When does so much become too much?

Discussion in 'Business & Economics' started by Bowser, Dec 21, 2016.

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Does money buy happiness?

  1. Yep...

    0 vote(s)
    0.0%
  2. Nope...

    3 vote(s)
    100.0%
  1. Bowser Life is Fatal. Valued Senior Member

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    There seems to be a myth going around that greed drives the rich. My theory is that some people become so good at earning money that nearly everything they touch turns to gold. I suspect that after a certain point, earning money becomes a hobby, not a necessity. If you were incredibly wealthy, would you grow dissatisfied with your life and possibly turn your attention towards community service such as politics?

    I think that having access to any material possession might have limited value at some point for many people, and would create a need for greater fulfillment elsewhere. Your thoughts?
     
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  3. Jeeves Valued Senior Member

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    Some rich people - the intelligent, thoughtful ones, like Andrew Carnegie and Bill Gates, do turn to social engineering as the next challenge.
    Some rich people never stop wanting more, because it becomes a contest between the have-mores and have-mosts.
    Some rich people die or become incapacitated relatively young and leave their vast fortune in the hands of spoiled, jaded, hedonistic offspring - either to keep making more money, just because that's what invested capital does as a matter of course, or to be squandered and recycled.
    Some rich people simply enjoy using and abusing the power money gives them. So they buy governments and push other people around.
     
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  5. joepistole Deacon Blues Valued Senior Member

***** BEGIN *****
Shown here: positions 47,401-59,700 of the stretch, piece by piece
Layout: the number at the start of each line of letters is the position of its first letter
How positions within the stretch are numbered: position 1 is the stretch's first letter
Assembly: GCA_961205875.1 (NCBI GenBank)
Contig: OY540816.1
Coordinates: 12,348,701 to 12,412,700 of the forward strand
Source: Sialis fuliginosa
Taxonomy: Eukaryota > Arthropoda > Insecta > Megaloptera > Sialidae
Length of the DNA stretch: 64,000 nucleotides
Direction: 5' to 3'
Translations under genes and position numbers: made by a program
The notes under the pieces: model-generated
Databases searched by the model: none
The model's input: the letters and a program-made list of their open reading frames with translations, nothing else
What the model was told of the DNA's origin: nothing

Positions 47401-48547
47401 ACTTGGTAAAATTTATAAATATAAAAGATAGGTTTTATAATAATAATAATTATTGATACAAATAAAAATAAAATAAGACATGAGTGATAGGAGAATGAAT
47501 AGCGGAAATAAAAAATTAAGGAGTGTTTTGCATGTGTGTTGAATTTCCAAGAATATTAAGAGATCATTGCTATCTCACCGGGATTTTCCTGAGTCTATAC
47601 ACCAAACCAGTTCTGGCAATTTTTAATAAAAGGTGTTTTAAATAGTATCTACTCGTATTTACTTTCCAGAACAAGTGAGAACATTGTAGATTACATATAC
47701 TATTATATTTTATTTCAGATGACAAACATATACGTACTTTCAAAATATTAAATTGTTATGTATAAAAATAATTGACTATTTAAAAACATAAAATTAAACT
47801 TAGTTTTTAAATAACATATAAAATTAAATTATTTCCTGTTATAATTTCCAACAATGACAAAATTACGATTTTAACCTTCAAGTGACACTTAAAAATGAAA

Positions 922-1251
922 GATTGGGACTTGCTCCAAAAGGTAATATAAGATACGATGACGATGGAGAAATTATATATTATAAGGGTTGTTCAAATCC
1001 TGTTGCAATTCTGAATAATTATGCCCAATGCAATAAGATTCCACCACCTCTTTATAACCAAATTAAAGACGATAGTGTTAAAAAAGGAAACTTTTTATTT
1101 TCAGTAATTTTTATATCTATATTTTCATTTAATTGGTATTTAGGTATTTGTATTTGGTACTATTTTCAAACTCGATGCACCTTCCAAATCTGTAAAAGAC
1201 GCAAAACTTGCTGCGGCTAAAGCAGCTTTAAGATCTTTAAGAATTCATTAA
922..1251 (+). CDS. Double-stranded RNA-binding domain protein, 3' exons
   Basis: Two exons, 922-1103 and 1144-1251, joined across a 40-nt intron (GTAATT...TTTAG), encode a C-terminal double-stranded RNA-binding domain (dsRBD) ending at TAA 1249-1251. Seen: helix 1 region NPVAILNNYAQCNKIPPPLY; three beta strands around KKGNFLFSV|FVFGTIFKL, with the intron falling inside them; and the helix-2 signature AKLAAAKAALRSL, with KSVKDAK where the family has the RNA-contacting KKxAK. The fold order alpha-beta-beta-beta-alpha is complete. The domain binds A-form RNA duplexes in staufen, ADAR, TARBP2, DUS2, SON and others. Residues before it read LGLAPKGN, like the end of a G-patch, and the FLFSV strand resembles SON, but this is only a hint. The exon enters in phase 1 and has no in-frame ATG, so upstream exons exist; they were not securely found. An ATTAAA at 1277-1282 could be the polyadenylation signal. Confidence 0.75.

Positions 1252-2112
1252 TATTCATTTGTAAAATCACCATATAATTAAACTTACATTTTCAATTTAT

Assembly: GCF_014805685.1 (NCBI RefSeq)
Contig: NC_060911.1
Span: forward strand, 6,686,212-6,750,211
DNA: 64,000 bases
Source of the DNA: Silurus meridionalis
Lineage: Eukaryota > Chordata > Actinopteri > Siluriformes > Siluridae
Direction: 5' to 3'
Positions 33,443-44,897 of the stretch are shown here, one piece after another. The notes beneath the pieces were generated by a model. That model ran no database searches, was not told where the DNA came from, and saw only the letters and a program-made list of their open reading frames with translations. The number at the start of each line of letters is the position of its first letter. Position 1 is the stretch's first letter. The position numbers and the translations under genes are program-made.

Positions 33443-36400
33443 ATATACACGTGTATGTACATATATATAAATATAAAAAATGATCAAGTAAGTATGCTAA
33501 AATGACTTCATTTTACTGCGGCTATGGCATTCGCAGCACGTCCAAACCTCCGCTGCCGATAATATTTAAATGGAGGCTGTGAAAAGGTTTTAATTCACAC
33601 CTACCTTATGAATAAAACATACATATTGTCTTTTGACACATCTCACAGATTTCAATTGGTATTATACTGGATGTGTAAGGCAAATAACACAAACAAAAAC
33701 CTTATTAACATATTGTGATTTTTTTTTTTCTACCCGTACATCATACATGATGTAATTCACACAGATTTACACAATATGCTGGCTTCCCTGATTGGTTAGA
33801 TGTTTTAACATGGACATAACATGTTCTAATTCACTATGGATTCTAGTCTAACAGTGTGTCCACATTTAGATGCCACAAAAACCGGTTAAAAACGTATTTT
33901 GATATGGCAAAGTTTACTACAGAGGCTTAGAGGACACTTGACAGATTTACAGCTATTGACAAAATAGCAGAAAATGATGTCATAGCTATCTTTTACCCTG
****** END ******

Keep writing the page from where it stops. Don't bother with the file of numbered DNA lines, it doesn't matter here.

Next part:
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    Here is the problem with that, it's not a myth. It's a truth. There are some rich folks who are questionably motivated by greed, your man Trump being one of them. And you don't have to look far to see evidence of his greed, e.g. Trump University. But others are very honorable and truly philanthropic and altruistic like Bill and Melinda Gate, and Warren Buffet.

    The rich are a diverse group. There is no one single stereotypical rich person. Each rich person has their own motivations and their own behavioral drivers. So to lump them as one single monolithic entity as you have done is overly simplistic and just flat out wrong.

    What you have done is recite a Trumpian myth; the myth that rich folk like Trump are not greedy.

    Like I previously wrote, you cannot fit all rich people into a single mold. They are a diverse group of people. For the likes of Trump, money is never a hobby, nor has everything he touched turned to gold. Trump has a long trail of bankruptcies and failed businesses behind him which spans the course of decades and some of them are recent. If Trump hadn't been born to wealth, he would selling used cars down the street for cousin Harry.

    If Trump were a philanthropist, if money didn't mean anything to Trump, he would have donated significant sums of his own money to charity and he hasn't. He would sign Buffet's Giving Pledge. But he hasn't. What little charity Trump has done, it was done to further his brand. Because in the end, Trump's brand it is single most valuable asset.

    Like I said, if Trump were looking for fulfillment through philanthropy, he would have done so. But he hasn't. No, Trump is all about greed, but Trump's narcissism greatly exceeds even his greed.
     
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  7. Seattle Valued Senior Member

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    I didn't answer the poll. This is a subject that will go nowhere. Money doesn't buy happiness and it does cause unhappiness either necessarily. If you have no money then having some money will undoubtedly make your life better.

    For anyone who has food and a roof over their head it's just not that related to happiness and it's not something to be all that concerned with. If I have more money than you and if you have more money than me is that really something to be concerned with.

    People are people and how much money they have isn't that determinative of what kind of a person they are. On an unrelated note, the forum's spellchecking software is no good. In the sentence above "determinative" is underlined as if I've misspelled it. I haven't.